Newtype-like tagged tuples in Elixir

A thought (and code) experiment in type wrappers

elixir metaprogramming

Some time ago I stumbled upon a hacky way of generating something akin to Haskell's newtype declarations in Elixir. Here it is: defopaque.

A Motivating Example: Units of Measure

I'm going to assume you agree with the maxim that making illegal states unrepresentable is a desirable feature of software systems.

Let's say a part of your system deals with weights. It would be nice to ensure that programmers don't use plain numbers when dealing with units of measure. The consequences of doing so have been bad in the past. Let's define a Weight module with a kg constructor, wrapping any number. This will represent our unit of weight.

defmodule Weight do
  use Defopaque
  defopen(:kg, number())
end

Our intention here is to create a lightweight wrapper type whose role is primarily to document the meaning of the variable, and also to prevent accidental use of weight-related functions with 'plain' numbers.

The macro defopen gives us:

1) A kg() type, exported from Weight.

2) A kg(n) macro, which will generate a tuple containing the number n as its second element. The first element of the tuple will be an autogenerated atom (guaranteed to be stable for every {wrapper-atom, wrapped-subtype} pair). We can use this macro to generate new kg values and to pattern-match on existing values.

Let's see some examples of the kg unit in use:

defmodule MyApp do
  import Weight

  @spec tell_weight(Weight.kg()) :: String.t()
  def tell_weight(w) do
    case w do
      kg(12) -> "twelve kilograms"
      kg(other) -> "#{other}kg"
      _ -> "invalid unit"
    end
  end
end
require Weight
iex()> MyApp.tell_weight(Weight.kg(12))
"twelve kilograms"
iex()> MyApp.tell_weight(Weight.kg(11))
"11kg"
iex()> MyApp.tell_weight(12)
"invalid unit"

You can also use pattern-match syntax to match on values inside the constructor:

defmodule Matches do
  import Weight

  def count(want_value) do
    weights = [kg(1), kg(3.9), kg(5.3), kg(10.1)]
    Enum.count(weights,
      fn kg(^want_value) -> true
         kg(_) -> false
      end)
  end
end
iex(19)> Matches.count(3.90)
1
iex(20)> Matches.count(3.91)
0

You can even pattern match in function heads:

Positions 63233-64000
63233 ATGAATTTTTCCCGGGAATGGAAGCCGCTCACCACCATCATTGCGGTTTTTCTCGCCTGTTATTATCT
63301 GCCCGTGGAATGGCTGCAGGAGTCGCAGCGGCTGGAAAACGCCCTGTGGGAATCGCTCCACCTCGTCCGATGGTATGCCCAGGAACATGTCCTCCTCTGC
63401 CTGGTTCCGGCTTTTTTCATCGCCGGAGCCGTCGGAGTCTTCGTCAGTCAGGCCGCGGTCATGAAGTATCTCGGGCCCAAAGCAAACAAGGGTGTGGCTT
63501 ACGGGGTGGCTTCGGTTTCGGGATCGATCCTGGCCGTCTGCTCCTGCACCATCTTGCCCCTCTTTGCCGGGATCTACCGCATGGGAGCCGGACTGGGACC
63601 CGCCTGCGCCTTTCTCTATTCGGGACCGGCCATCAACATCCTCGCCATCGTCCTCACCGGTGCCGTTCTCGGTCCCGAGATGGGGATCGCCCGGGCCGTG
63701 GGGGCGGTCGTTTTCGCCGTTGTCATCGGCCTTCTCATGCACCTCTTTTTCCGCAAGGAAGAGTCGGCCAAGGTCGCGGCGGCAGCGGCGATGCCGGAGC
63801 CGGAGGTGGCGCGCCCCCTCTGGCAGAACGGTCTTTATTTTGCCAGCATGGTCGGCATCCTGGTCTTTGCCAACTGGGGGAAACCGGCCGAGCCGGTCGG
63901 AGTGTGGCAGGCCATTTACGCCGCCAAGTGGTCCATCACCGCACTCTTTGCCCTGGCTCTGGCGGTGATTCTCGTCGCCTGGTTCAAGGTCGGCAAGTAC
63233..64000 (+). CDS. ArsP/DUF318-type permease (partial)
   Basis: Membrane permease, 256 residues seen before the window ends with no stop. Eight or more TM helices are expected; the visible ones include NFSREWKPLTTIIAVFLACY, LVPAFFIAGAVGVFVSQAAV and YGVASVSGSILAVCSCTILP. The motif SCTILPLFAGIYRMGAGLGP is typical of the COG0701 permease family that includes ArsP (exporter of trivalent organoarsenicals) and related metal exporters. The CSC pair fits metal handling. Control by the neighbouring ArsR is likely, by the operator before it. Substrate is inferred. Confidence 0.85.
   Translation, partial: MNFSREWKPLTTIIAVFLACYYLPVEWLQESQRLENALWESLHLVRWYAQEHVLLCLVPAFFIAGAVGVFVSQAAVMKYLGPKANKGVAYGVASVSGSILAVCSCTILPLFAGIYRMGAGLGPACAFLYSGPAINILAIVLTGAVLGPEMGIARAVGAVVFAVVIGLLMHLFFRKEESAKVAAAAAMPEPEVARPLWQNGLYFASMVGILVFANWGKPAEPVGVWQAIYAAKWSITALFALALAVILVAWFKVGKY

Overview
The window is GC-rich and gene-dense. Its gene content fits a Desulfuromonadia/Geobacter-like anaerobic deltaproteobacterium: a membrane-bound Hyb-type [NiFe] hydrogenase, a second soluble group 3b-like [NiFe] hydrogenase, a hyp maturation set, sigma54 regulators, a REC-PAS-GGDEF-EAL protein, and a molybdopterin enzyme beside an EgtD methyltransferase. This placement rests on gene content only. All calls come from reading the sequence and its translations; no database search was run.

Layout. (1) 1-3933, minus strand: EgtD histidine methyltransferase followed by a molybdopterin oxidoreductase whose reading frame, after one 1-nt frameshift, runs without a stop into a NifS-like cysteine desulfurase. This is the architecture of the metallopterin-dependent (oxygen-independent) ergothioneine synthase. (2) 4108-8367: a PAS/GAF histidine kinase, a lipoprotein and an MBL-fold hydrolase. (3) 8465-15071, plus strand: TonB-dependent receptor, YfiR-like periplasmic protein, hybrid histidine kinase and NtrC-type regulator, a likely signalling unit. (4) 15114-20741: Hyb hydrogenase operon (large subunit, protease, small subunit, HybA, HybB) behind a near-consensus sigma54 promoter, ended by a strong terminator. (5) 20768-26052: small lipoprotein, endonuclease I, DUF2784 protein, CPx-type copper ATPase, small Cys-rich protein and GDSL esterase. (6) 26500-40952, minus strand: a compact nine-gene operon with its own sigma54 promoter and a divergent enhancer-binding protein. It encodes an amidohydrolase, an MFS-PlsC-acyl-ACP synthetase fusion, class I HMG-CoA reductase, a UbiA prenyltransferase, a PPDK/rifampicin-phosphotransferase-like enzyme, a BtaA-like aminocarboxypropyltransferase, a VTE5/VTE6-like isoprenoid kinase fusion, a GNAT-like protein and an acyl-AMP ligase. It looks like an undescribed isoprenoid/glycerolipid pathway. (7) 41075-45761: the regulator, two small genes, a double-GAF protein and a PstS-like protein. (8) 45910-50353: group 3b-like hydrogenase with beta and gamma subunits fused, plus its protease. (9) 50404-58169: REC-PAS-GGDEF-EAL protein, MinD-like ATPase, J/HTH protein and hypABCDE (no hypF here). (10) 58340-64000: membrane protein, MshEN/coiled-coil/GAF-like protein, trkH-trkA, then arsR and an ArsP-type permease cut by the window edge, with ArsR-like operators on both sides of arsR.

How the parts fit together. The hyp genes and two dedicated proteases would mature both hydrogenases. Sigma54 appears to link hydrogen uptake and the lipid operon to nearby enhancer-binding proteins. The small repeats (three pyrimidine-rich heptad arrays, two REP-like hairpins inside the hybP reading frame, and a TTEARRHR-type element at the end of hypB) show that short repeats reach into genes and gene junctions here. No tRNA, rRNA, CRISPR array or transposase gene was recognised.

defmodule Conversion do
  import Weight
  def kg_to_lb(kg(n)), do: n * 2.204623
end
require Weight
iex(6)> Conversion.kg_to_lb(kg(2))
4.409246
iex(7)> Conversion.kg_to_lb(kg(0.5))
1.1023115

But note! Now our function can only be called once:

Conversion.kg_to_lb(kg(0.5)) |> Conversion.kg_to_lb()
** (FunctionClauseError) no function clause matching in Conversion.kg_to_lb/1

    The following arguments were given to Conversion.kg_to_lb/1:

        # 1
        1.1023115

    iex:5: Conversion.kg_to_lb/1

This is precisely the behavior we wanted at the very beginning. Only a kg unit can be converted, not a plain number.

If we want to expand our system to deal with pounds as a first-class citizen, we are free to do so. It's very cheap to generate a new wrapper, and we can do it in the same module:

defmodule Weight do
  use Defopaque
  defopen(:kg, number())
  defopen(:lb, number())
end

defmodule Conversion do
  import Weight
  def kg_to_lb(kg(n)), do: lb(n * 2.204623)
  def lb_to_kg(lb(n)), do: kg(n * 0.4535924)
end

This will work as expected, only allowing for conversions in the right direction:

import Weight
iex()> kg(res) = Conversion.kg_to_lb(kg(1)) |> Conversion.lb_to_kg()
{:"f7ce213d444ac5216656-kg", 1.0000002376652002}
iex()> res
1.0000002376652002

iex()> kg(res) = Conversion.kg_to_lb(kg(1)) |> Conversion.kg_to_lb()
** (FunctionClauseError) no function clause matching in Conversion.kg_to_lb/1

    The following arguments were given to Conversion.kg_to_lb/1:

        # 1
        {:"be46b1adbd0d445032d6-lb", 2.204623}

    iex:25: Conversion.kg_to_lb/1

As you can see, we got a peek at how our wrapper tagging is implemented. It's not exactly pretty, but it prevents other modules from creating wrapped types without importing the module where these types are defined.

Why not Tagged Tuples?

Tagged tuples are the traditional way of handling this kind of problem, and there's nothing wrong with them. However, they don't prevent 'unauthorized' use of our types. For example, anyone can create the tuple {:kg, 2}.

So there's no reason why some module that should know nothing about weights couldn't match on our tagged tuple:

def an_allegedly_weight_agnostic_function({:kg, weight}) do (...)

With this method, code that does not reference our Weight module cannot in good faith create our tagging atom, since it's more-or-less gibberish.

Also, unique and opaque tags mean that dialyzer can be much more strict when checking our code.

Why not structs?

Structs are Elixir's killer feature and they are great for modeling composite data types. This project came out of an attempt to golf opaque structs, defined as internally nested modules with a single field. That's what I recommend doing in real production projects!

Why the name defopaque?

It's because the original intent behind this hack was to provide a quick-n-dirty way to define @opaque newtypes in a codebase. Later on I figured it would also be nice to provide non-opaque, destructurable newtypes. Hence two macros:

  1. defopaque -- Creates a wrapper and defines the resulting wrapped type as @opaque. The generated constructor and pattern-match macro can only be used in the module where the opaque type is defined.

  2. defopen -- Creates a wrapper and defines the resulting wrapped type as @type. The generated constructor can be used outside the module where it was defined.

(Edited on 2020-04-27: module name, truncated sentence!)